While the kiln cooled during the next four days, Gwyn packed and fired the small gas kiln. We then took two days off, treating ourselves to a concert in Sydney, an exhibition in Braidwood, and a day at the National Gallery of Australia in Canberra. Unpacking day dawned. As always, for me, anticipation and trepidation in equal measure. The gas kiln was opened first thing in the morning to reveal a partly oxidized firing. Gwyn had expected as much, as she had napped during the firing and started reducing later than usual. Her first reaction was that of a little disappointment with the very bright blues and lemon yellows. I thought they were rather cheery.

We started on the doors, removing the bricks, cleaning them as we went. Gradually the pots came into view. Beautiful, subtle yellows and blues, reduced this time, and I could immediately comprehend Gwyn’s reaction earlier in the day, on seeing the contents of the gas kiln. She later used the different effects, combining some of the oxidized and reduced yellows in Yellow Parade with Grey Bowl for her Edinburgh exhibition.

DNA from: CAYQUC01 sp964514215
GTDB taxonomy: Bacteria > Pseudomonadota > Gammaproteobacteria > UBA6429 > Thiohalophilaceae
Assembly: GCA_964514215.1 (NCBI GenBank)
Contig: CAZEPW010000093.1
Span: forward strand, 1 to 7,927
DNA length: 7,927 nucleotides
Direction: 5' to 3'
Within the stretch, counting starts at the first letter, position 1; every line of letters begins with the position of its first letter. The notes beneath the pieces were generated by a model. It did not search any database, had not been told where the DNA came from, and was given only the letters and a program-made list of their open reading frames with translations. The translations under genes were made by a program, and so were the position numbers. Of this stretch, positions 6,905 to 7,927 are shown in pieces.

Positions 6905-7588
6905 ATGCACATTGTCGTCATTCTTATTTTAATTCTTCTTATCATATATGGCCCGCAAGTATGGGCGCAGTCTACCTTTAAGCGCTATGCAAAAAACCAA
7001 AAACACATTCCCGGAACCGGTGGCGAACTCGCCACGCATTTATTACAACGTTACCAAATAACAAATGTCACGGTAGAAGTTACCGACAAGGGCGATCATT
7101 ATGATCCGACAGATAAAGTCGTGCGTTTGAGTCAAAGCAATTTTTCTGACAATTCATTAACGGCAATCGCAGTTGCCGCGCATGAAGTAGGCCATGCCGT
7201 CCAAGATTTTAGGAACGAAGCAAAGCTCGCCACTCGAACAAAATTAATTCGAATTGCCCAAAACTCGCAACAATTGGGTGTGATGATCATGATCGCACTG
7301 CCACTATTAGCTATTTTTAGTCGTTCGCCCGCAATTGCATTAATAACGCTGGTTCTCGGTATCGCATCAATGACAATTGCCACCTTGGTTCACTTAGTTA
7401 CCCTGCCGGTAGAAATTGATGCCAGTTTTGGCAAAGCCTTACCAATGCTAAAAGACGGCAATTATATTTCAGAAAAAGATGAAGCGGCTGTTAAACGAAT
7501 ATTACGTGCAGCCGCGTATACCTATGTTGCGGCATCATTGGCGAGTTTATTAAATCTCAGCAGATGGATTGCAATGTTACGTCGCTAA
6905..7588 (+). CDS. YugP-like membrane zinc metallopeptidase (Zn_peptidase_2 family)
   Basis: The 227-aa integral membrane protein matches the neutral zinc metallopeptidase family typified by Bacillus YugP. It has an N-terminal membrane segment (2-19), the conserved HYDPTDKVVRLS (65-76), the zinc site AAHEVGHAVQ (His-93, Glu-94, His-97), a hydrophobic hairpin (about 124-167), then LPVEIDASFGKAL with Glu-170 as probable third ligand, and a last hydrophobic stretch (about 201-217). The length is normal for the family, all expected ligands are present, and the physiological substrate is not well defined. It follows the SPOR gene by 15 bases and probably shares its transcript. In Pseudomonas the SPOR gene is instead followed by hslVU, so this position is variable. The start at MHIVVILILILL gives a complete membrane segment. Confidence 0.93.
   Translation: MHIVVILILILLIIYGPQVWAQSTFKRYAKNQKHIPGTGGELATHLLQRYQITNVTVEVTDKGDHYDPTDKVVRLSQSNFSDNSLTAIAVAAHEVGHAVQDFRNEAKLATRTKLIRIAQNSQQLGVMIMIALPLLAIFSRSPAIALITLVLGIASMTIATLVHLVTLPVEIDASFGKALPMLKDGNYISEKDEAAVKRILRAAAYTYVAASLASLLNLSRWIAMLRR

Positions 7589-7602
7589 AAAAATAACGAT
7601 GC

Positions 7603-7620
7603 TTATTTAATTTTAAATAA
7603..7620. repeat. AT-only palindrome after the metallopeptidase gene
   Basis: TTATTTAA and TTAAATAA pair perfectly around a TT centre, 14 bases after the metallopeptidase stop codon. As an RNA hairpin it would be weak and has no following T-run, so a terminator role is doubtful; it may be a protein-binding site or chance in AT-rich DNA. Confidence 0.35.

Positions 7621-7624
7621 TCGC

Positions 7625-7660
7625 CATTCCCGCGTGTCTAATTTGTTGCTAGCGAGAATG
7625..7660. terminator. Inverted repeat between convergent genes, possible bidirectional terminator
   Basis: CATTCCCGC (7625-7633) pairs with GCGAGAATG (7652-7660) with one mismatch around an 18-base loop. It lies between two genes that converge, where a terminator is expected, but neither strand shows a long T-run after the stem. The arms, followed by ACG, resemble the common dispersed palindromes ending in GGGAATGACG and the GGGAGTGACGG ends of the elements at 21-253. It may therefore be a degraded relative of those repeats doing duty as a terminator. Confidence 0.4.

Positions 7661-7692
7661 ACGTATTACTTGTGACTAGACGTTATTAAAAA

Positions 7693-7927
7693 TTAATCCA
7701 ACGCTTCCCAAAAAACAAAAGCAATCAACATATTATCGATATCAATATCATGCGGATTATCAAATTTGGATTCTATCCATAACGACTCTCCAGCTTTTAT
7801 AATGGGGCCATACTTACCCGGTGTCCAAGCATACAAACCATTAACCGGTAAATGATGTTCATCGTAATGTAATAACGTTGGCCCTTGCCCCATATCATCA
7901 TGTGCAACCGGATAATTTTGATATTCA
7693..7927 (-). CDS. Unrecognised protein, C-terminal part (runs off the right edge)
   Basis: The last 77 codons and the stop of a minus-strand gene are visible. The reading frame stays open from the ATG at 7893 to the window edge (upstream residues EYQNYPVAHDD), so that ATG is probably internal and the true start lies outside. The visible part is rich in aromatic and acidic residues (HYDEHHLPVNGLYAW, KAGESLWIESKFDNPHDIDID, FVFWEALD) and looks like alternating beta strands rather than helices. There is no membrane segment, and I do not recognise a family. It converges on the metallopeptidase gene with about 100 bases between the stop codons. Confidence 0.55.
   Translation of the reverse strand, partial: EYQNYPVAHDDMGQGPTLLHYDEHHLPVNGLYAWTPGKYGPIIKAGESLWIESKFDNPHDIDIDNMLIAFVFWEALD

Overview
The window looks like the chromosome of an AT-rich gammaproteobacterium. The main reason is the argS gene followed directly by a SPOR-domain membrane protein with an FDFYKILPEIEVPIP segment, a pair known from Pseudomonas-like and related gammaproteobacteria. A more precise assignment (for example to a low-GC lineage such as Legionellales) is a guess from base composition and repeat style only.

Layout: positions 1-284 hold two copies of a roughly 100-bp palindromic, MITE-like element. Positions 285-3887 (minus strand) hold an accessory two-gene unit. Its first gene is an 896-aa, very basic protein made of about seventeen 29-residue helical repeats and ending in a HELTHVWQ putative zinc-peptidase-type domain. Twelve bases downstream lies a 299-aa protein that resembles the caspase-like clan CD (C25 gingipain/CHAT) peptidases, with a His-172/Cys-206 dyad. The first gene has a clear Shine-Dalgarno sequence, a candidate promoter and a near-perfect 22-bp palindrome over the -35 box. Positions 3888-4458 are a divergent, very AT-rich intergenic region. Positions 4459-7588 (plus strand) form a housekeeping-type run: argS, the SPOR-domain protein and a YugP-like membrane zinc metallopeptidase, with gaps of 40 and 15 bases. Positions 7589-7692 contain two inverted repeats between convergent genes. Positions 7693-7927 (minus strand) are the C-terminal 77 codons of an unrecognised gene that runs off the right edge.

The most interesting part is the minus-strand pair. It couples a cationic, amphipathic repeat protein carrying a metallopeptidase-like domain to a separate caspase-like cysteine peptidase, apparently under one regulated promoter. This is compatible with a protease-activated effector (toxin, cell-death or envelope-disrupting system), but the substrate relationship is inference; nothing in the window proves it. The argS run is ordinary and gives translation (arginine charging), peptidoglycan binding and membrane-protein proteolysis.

As the pots came out of the kiln, I carried them into the studio, revelling in the opportunity to handle them, but equally petrified at the thought of dropping or knocking them. There were the most exquisite little pots in pale blue and grey; stunning shino glazed bowls with golden flecks of wood ash; bottles with a blush of ash on the rims; porcelain bowls with the texture and fragility of egg shells. Discussing the results with Ray that afternoon, plans were made to alter the bagwall. Lower the height perhaps. Definitely add more bleed holes for the ash to come through to the lower shelves which didn’t get very much of it.